The Social Leadership Game: Reflections on the Prototype

Yesterday i prototyped the first version of a Social Leadership strategic tool, a jigsaw that can be used by teams to explore what Social Leadership is, their individual and relative strengths, and to contextualise it in their own organisation. Today, i wanted to share a few ideas of ‘what’ i’m trying to do with this. I should be clear that i have no firm view: this is a prototype, just an idea at this stage, made of scraps of paper and glue.

The Social Leadership Game: Reflections on the Prototype

In it’s current form, the jigsaw reflects the NET Social Leadership mode: there is a central hub, surrounded by three spokes, and then the nine separate components. These represent MY version of the model, and the narrative that i most commonly share: first, you CURATE your space, set your foundations, then learn to be an effective STORYTELLER, considering authenticity and amplification. SHARE widely, but wisely. Consider your COMMUNITY, which ones you should join, start, or leave, and within those, how you develop REPUTATION. The magic happens when your reputation is rewarded with SOCIAL AUTHORITY. Once you have this, you can look at CO-CREATION, the sense making aspect of communities, you can build, and have, high SOCIAL CAPITAL, to ensure that nobody is left behind, and you can COLLABORATE widely, and in great complexity.

The NET Model of Social Leadership

In the first instance of the game, the group builds the model, then has some ‘points’ to spend against it. You can do this in a number of ways: yesterday, i gave them 45 points, to spend on what they felt was the most important aspect of the framework, but equally i think you could do it individually, to explore your individual strengths, and compare them to those of the team.

In a second round, i asked the group to create their own jigsaw pieces: they could keep the spokes, and the components, and add more, or remove some of my pieces and substitute their own. Naturally, this produced variation: some of the revised models i agreed with, some i felt were the same, but used different language, and some i felt were less strong. And that is as it should be: diversity is a strength within a team. And our own humility, itself a core component of Social Leadership, should be at the heart of our work.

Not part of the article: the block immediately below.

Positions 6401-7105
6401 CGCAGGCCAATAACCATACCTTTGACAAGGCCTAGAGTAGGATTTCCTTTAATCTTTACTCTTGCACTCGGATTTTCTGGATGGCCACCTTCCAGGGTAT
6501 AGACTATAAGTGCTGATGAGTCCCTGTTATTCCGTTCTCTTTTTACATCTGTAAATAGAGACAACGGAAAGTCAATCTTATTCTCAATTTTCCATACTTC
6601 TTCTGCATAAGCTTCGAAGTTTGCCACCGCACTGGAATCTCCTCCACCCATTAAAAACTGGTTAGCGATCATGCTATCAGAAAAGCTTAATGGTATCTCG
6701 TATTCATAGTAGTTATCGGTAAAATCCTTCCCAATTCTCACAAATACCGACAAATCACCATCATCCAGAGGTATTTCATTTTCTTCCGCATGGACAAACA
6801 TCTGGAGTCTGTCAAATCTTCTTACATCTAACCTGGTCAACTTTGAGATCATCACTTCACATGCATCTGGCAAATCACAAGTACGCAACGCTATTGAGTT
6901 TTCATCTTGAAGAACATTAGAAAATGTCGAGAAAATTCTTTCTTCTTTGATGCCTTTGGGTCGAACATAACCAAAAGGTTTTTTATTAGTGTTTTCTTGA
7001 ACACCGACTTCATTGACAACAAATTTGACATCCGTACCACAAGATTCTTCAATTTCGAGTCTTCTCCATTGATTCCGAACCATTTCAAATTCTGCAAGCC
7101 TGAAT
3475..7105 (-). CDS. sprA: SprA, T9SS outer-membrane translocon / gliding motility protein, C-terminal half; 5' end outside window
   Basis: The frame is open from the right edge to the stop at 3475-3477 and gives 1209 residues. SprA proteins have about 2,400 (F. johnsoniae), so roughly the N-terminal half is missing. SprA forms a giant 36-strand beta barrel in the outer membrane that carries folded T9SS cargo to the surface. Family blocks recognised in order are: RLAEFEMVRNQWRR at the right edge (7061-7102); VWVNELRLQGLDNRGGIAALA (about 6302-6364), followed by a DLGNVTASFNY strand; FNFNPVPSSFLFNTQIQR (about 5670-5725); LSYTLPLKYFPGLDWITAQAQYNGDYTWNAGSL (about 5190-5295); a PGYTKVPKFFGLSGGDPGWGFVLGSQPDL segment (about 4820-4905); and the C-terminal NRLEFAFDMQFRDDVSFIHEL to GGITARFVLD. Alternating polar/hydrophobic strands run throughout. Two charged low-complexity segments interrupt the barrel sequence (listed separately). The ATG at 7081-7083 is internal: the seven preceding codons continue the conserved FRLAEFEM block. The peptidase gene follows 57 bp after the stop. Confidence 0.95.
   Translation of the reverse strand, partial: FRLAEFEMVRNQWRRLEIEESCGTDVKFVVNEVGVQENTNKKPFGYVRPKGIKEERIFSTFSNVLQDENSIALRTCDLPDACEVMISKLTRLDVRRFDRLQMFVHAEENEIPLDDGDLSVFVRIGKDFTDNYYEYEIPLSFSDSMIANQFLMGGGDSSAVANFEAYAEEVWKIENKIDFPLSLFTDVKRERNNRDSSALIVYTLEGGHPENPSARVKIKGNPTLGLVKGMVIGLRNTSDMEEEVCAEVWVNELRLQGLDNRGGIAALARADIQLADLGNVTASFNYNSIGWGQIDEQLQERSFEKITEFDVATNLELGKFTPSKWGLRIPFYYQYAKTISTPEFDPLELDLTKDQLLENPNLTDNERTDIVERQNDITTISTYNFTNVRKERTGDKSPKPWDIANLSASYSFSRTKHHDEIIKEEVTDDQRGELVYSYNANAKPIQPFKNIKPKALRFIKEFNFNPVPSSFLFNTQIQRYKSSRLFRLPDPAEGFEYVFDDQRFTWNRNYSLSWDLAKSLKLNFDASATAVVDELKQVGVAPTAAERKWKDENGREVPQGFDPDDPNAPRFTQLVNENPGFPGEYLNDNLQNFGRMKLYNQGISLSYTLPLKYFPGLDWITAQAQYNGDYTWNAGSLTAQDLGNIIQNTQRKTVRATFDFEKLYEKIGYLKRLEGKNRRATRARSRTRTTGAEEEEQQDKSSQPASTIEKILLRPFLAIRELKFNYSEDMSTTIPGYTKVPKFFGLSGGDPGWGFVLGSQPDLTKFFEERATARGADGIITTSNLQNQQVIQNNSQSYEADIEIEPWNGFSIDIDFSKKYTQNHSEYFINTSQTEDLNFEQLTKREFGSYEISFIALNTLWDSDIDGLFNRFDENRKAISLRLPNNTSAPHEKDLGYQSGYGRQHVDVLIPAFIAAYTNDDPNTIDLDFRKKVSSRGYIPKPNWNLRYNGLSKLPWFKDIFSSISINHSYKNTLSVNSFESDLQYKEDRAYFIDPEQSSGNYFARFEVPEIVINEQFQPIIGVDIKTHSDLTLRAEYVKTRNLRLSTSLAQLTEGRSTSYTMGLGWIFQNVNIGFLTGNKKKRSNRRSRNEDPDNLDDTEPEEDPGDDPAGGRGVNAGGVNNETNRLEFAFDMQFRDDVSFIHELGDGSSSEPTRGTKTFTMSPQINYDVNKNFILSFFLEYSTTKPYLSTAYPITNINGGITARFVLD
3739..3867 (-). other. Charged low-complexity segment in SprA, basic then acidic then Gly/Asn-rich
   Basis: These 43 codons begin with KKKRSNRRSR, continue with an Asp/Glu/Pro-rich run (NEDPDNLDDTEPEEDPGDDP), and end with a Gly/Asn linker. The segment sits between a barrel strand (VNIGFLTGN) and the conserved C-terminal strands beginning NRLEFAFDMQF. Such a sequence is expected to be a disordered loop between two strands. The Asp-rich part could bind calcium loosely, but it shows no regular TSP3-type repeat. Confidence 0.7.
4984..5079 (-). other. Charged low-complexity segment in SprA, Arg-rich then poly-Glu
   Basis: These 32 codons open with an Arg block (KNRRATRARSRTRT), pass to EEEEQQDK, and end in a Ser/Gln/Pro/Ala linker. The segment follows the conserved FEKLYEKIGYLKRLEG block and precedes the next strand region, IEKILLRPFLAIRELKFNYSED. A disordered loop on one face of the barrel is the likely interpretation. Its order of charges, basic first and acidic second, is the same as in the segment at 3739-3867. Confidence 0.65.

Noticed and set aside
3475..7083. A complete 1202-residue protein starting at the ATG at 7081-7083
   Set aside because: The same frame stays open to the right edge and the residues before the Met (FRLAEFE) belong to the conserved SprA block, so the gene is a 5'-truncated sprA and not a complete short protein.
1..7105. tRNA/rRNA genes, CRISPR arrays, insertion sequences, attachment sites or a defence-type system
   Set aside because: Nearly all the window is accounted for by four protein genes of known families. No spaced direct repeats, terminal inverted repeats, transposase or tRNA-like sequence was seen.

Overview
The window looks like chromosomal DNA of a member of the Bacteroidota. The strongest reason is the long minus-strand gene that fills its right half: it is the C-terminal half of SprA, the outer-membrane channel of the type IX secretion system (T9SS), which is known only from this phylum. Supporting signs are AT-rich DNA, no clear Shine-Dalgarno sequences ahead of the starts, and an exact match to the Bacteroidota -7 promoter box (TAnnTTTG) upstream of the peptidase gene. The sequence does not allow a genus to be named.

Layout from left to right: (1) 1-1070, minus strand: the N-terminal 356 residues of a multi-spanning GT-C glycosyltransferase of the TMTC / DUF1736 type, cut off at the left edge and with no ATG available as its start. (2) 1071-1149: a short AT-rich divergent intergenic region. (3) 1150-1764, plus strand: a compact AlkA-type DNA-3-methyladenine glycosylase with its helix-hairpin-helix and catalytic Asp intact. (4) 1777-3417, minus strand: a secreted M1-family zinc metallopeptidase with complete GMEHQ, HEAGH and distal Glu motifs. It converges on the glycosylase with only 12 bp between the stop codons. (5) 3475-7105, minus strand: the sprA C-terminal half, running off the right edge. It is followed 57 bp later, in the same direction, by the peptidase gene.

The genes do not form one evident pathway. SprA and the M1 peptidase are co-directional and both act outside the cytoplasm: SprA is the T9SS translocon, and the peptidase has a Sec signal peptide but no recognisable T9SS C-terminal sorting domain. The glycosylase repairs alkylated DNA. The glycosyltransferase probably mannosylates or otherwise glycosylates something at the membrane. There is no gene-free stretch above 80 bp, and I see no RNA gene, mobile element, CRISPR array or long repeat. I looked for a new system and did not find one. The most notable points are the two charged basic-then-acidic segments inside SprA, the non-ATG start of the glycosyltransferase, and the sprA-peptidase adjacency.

Even my own thinking has evolved since i sketched the original model in 2013: today, i consider ‘Story Listening’ to be as important as ‘Storytelling’, especially for senior formal leaders. I also consider the role of ‘trust’ as more central. Perhaps, in time, i will revise the whole model. That’s part of #WorkingOutLoud, being prepared, and eager, to learn more, to be wrong, to revise and iterate.

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Prototyping the Jigsaw for the Socially Dynamic Organisation

It’s the end of a long day: i’ve been facilitating a group of senior leaders, exploring Social Leadership, Innovation, and Change. Which is another way of saying that i feel too tired to write. But part of #WorkingOutLoud is to be unafraid to share something short, just in the moment. And today, i’ll do that, and share this photo of a new jigsaw i prototyped today. It’s built out of the work on the Socially Dynamic Organisation, and it’s a jigsaw that can be used in groups to explore the ‘Dynamic Tension’.

Jigsaw for Socially Dynamic Organisation

I used it to provide some constrained structure around the group work, and it seemed to work well. Later this week i will share some of the different ‘jigsaws’ that the groups created, and reflect on how i can evolve the model further. Below is my original sketch on ‘Organisational Design Principles’ that this jigsaw is based upon.

Sketching the Socially Dynamic Organisation

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Sketch Maps of the Social Age

Last week i shared my new map of the Social Age, highlighting twelve core aspects of change. Today, for fun, i thought i would share the previous three iterations of the map, from my first sketch in 2014, where i first represented the Social Age as a landscape.

Mapping the Social Age

Aside from it’s rather low resolution approach, the first map identified many of the bedrocks: the changing nature of work, democratisation of publishing, and rise of collaborative technology.

Ecosystem of the Social Age 2015

A map of the Social Age 2015

In the second instance, i filled in some key sections: splitting out ‘co-creation and co-ownership’, and highlighting ‘amplification’ as a core feature. This represented my own increased interest in the mechanisms of storytelling and communication in the new ecosystem.

The ecosystem of the Social Age 2016

In 2016, i updated the map significantly: the island in the North East, for ‘fairness, kindness, and equality’ represented a growing realisation that these factors, previously considered ‘soft’, were now differentiators, and key to engagement. There is also more of a focus on ‘responsibility’, how organisations are grounded within their communities. Also, ‘curiosity’ made an appearance, which lead me through an exploration of just what, exactly, makes some organisations so successful? This work really led me into the notion of the Socially Dynamic Organisation, where my current exploration is based.